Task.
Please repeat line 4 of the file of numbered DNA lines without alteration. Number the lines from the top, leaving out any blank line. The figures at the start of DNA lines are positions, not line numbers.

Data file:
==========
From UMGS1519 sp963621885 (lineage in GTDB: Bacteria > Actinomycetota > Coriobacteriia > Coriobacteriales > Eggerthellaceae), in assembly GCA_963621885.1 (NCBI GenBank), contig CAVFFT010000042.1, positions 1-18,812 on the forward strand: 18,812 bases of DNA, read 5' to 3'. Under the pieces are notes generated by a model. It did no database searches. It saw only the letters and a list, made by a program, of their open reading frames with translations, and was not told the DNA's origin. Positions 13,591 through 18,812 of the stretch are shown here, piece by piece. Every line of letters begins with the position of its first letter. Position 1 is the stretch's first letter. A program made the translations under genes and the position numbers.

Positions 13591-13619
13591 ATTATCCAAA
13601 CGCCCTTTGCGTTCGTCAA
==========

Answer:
13601 CGCCCTTTGCGTTCGTCAA